The increasing penetration of renewable energy has led electrical energy storage systems to have a key role in balancing and increasing the efficiency of the grid. Liquid air energy storage (LAES) is a promising technology, mainly proposed for large scale applications, which uses cryogen (liquid air) as energy vector. Compared to other similar large-scale technologies such as compressed air energy storage or pumped hydroelectric energy storage, the use of liquid air as a storage medium allows a high energy density to be reached and overcomes the problem related to geological constraints. Furthermore, when integrated with high-grade waste cold/waste heat resources such as the liquefied natural gas regasification process and hot combustion gases discharged to the atmosphere, LAES has the capacity to significantly increase the round-trip efficiency. Although the first document in the literature on the topic of LAES appeared in 1974, this technology has gained the attention of many researchers around the world only in recent years, leading to a rapid increase in a scientific production and the realization of two system prototype located in the United Kingdom (UK). This study aims to report the current status of the scientific progress through a bibliometric analysis, defining the hotspots and research trends of LAES technology. The results can be used by researchers and manufacturers involved in this entering technology to understand the state of art, the trend of scientific production, the current networks of worldwide institutions, and the authors connected through the LAES. Our conclusions report useful advice for the future research, highlighting the research trend and the current gaps.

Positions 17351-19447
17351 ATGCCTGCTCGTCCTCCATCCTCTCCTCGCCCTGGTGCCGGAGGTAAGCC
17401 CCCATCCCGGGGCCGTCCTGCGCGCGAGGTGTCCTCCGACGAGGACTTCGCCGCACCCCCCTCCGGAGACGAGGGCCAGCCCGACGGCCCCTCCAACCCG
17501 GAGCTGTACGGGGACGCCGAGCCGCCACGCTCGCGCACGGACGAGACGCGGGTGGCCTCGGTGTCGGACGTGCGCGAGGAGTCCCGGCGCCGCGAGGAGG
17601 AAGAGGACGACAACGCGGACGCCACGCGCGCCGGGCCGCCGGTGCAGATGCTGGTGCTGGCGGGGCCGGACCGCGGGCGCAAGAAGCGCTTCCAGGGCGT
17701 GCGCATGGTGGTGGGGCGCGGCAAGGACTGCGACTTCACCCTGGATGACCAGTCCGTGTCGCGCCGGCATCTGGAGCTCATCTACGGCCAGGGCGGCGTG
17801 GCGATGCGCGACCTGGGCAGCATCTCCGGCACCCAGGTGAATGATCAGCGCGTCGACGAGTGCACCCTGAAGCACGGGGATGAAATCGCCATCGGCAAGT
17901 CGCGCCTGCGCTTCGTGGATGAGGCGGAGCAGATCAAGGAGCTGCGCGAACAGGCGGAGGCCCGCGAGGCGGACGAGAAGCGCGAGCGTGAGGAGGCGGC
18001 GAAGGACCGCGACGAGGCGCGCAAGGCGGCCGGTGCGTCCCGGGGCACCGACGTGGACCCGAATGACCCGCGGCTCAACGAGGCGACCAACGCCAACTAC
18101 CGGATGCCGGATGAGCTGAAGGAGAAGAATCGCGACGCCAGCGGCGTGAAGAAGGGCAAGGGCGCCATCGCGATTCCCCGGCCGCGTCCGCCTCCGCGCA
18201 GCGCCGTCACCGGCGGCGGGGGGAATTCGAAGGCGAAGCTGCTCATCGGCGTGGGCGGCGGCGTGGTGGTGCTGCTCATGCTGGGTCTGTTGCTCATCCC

This is an open access article distributed under the Creative Commons Attribution License
which permits unrestricted use, distribution, and reproduction in any medium, provided the original work is properly cited